This sketch had more to do with a different way of taking a video of your journey. I found that holding up a DSLR to record is very tiring and can potentially cause sore arms. Using your phone instead would avoid the problem however, you wouldn’t be able to personally experience the journey because you would be focusing on your phone. A Go-Pro would be a better alternate but what if you couldn’t afford it or didn’t want to get one? I could also get a small body camera but since I didn’t want to get one specifically for this project, I went with the next best thing.
Introducing, Pocket Phone! Simply activate your phone’s video recording function and put it into your breast pocket. Don’t have a breast pocket? Well, tough. Issue number one there.
Another issue is that it’s vertical. There is a lot of stigma attached to videos that were shot vertically because they aren’t as visually pleasing as videos that were shot horizontally. This is because the field of view is very limited.
This method of collecting data and documentation is hassle free since all you have to do is just leave the phone recording in your breast pocket. However, because it’s shot vertically and it’s very shaky, I highly doubt that it would be a success.
I’ll be honest and say that I have a poor memory when it comes to remembering places I’ve been to during my travels in other countries. My recent travel to Hokkaido, Japan, for example. I can only remember specific points during that journey. Sure enough, I could have brought a journal and wrote down the places I’ve been to and what happened there, but what if I only wanted to know where I’ve been to and have photos or videos to help me remember those places?
This brought us to Moves, an app that acts as a tracker and uses GPS to record your movement. For this sketch, I walked around Melbourne with the app active while simultaneously taking photos and videos. The app doesn’t actually record the places you’ve been to, I actually had to input them myself. I also found that the app doesn’t record the steps taken and times accurately.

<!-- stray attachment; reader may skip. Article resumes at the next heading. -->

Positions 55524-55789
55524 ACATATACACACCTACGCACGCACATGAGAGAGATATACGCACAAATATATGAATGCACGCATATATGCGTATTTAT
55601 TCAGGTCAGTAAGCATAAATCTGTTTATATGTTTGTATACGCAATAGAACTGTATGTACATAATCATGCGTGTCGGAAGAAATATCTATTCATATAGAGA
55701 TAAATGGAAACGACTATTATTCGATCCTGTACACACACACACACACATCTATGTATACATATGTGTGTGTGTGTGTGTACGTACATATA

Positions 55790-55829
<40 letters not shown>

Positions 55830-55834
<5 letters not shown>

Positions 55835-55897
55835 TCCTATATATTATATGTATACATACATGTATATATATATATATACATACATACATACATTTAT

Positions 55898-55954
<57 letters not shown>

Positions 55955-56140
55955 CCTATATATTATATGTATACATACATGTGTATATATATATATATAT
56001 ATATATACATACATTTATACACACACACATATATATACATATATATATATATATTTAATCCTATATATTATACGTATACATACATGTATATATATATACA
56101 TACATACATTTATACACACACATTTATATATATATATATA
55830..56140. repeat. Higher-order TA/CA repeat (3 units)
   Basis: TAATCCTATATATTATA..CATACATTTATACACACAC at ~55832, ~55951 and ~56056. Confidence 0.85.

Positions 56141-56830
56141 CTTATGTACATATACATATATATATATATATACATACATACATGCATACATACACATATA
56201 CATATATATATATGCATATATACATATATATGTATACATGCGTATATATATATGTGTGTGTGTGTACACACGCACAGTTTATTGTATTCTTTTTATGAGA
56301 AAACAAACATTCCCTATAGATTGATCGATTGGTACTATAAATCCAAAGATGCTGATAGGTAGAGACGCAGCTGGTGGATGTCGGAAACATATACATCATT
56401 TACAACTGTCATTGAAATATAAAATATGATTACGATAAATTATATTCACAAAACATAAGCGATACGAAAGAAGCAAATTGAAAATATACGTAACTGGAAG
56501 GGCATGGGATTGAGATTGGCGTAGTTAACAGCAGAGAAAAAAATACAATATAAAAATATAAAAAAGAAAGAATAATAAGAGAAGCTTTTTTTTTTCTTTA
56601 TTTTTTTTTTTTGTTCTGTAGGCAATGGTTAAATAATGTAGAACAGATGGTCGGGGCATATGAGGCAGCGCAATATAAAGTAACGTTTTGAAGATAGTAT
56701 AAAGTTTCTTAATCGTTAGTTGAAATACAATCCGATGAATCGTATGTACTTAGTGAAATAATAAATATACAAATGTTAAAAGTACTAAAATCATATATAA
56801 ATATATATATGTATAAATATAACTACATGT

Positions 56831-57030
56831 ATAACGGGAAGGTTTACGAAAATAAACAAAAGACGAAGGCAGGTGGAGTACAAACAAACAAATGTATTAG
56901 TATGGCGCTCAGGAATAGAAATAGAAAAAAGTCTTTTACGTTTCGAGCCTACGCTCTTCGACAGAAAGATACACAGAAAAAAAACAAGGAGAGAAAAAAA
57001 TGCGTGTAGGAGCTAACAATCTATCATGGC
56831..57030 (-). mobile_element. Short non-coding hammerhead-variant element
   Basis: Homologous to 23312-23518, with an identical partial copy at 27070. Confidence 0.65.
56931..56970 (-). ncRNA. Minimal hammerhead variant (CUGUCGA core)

An obvious issue is that you need to have an Internet connection for it to work, so that could be a potential problem when you’re overseas and couldn’t connect 24/7. This brought about a question though, what if it could document the journey offline by having the user manually input the data? In other words, they use the app to help them easily document their journey. They’ll have to input the times themselves, and if they wanted to, the method of travel (e.g. walk or van).
The video above is an example if the app could make a video narrative out of it. However, considering that I only took a few photos and videos, I did wonder about the problems this would have if the volume of photos and videos taken was larger. Would it scroll up faster? And if it did, would viewers be able to follow it? If they couldn’t then we’d have to design a different approach. Maybe instead of a video, you could touch/click on the location icon and a library of the photos/videos would pop up. Or maybe all the photos/videos would be in view (like in the video), they would automatically play like a slideshow, and the user can scroll down to see it.
During my travels in other coutries, I found that I would rarely ever take photos of my journey. Instead, I would choose specific points in the journey where I found something interesting to take a photo of. This brought about a question, what if we forced ourselves to take photos?